If I can't collect the individual cards because they're too expensive and oh I'm lagging 20 years behind then what about precons? That seems feasible to a point and at least somewhat useful. So there we go. Let's collect pre-constructed decks. That has a fairly well defined boundary in terms of what to collect. The problem with individual cards is that it's difficult to set that boundary. Apart from 20 years of set releases there is also tournaments, alt prints, error prints, signed prints, release specials, and don't even get me started on foils or rares or myths or that new super myth whose name I forgot right now (masterpiece series). It's just so many cards that you won't know where to stop.

Decks are simpler. Not simple, just simpler. I've compiled a list that's currently at about 600 to 700 decks. Probably misses a few specials but I don't expect it to peak significantly higher than this. It actually turns out to be difficult to get an accurate and complete lists of precons. Well, if you count stuff like the world championship decks (definitely) and free promo half-decks (I would). I basically draw the line at; 1: has to be an official release by WotC, and 2: it has to be constructed with a predetermined list of cards. So in that light, From the vault: Twenty is in because it may not be a deck but it's still an assorted subdeck and the 2 player battle packs are not because they are boosters. The promo half decks, containing 30 cards and given out for free, are also in. To me they make this more fun because they are much harder to get since they're not regularly for sale (the box says so!). I don't care much for the boosters some of the intro/event decks have and at the moment I also don't pay much attention to Commander.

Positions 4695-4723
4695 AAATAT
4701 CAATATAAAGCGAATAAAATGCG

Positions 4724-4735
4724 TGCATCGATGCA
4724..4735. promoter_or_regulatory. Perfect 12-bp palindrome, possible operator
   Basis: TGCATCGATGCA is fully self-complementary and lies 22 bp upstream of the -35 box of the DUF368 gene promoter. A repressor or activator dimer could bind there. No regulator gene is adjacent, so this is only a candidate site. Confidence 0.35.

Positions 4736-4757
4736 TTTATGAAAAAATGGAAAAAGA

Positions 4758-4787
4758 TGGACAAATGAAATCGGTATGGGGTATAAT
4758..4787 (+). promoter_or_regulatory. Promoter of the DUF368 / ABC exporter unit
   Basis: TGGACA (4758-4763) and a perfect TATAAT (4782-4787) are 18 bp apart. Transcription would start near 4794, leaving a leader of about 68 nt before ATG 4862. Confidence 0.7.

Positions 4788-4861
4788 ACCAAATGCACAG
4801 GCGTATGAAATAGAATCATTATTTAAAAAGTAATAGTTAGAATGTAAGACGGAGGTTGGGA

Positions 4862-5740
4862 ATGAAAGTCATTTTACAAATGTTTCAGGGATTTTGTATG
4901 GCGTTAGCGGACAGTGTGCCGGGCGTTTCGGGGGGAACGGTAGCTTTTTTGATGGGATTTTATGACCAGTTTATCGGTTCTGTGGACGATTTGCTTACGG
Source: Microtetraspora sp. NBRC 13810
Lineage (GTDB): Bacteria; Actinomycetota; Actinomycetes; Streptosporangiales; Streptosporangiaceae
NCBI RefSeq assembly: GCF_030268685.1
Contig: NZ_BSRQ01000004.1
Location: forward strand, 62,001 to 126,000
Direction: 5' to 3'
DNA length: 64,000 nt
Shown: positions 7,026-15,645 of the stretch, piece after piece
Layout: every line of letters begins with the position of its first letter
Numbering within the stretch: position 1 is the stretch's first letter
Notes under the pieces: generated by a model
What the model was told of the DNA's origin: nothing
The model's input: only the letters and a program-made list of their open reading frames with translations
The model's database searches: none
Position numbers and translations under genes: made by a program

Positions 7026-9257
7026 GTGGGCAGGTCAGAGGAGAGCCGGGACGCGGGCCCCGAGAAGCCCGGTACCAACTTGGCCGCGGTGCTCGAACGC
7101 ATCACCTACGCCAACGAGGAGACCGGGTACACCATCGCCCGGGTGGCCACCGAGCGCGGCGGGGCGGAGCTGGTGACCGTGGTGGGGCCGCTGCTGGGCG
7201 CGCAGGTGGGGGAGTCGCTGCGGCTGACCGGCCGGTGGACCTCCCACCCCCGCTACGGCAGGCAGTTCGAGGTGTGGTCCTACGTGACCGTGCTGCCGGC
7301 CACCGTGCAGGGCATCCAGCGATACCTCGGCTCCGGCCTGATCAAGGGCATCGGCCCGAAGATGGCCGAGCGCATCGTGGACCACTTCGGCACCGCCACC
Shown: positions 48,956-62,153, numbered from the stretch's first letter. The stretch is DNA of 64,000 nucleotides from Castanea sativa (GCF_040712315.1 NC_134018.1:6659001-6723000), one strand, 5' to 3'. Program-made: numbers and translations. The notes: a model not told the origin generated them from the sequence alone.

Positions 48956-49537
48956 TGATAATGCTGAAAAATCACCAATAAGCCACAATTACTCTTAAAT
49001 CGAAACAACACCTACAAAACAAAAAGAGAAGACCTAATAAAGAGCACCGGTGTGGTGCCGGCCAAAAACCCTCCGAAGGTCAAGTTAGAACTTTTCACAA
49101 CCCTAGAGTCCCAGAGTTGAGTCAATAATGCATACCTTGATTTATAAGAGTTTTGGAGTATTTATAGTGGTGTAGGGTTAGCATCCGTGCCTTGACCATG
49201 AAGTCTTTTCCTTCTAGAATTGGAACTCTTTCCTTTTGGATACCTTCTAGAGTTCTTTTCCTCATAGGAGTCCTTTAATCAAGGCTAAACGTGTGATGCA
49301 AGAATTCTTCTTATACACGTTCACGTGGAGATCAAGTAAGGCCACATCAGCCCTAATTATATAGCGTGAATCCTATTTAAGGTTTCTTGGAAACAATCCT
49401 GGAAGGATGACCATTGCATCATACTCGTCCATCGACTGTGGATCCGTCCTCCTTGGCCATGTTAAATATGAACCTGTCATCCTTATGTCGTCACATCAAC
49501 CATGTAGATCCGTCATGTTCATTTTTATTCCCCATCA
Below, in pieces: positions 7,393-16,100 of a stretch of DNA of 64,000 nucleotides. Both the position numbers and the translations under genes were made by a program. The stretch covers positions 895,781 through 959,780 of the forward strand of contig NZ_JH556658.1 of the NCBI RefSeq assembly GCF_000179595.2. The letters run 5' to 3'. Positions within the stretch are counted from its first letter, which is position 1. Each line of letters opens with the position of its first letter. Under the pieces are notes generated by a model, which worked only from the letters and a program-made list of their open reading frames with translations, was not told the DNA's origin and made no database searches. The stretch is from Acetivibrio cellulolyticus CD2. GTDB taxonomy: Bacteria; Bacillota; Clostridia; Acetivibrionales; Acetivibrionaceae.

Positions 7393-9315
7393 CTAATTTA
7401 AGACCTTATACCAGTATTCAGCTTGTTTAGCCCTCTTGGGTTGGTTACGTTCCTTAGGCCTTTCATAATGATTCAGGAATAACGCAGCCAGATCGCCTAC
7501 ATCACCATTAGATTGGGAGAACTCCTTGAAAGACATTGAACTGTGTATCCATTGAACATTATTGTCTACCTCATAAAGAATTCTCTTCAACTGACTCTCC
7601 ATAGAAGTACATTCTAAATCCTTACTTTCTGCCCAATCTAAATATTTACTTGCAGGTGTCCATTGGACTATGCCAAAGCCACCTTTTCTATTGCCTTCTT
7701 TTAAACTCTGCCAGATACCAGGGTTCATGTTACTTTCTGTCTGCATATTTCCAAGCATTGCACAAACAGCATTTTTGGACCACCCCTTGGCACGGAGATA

I'm still torn about what to preserve and collect. I'll open the sealed packages, so there's that. I fully intend to play with the decks if there's an opportunity. I'm not going to sleeve them for now. So I've probably made a few of you stab their eyes out right now. Sorry about that. I don't intend to collect to trade or sell. I want a collection I can use. At the same time, I do want the official set. Meaning I want to try and keep the booklets and all that crap you usually just toss out. I'm going to keep boosters closed for now, since they only skew the decks anyways. And really, what kind of card am I expecting from a booster to blow me away? Right.

Can I just rant a little on packaging? The early decks were put in a holder that regular decks of cards come in. That's actually fine. But the intro packs, the duel decks, and the planes walker packaging is horrible to open! There seems to be no clean way of opening them on either end. Worse yet, once they're opened there's no clean way of closing them again. The older intro packs at least had a hard plastic cover that would keep the cards somwhat in place once you opened a pack but the newer ones don't even have that. I'm not exactly sure what the hell WotC was smoking or thinking there, but it's super annoying. And couldn't they at least give you a deck box like they do with the duel decks? This is a little sad. I know the intro packs line is discontinued and the replacement is actually doing that, but still... that's some horrible packaging designs right there :(

Oh and before I forget, what I like about MtG is what I like about most games; it's a puzzle to solve to get to a win. With MtG it's just a little more puzzle than some other games. While there's a bit of of the draw involved, the the point of a solid deck is that it should well behave as long as it is properly shuffled. That's what I'm hoping to get from precons; well balanced decks.

I'm still setting up and getting my bearings, but hopefully this post is a headsup in case my blog gets few more magic related posts ;) Oh and if you wanna play magic I'm probably carrying a duel deck of some kind. Just ask me! :)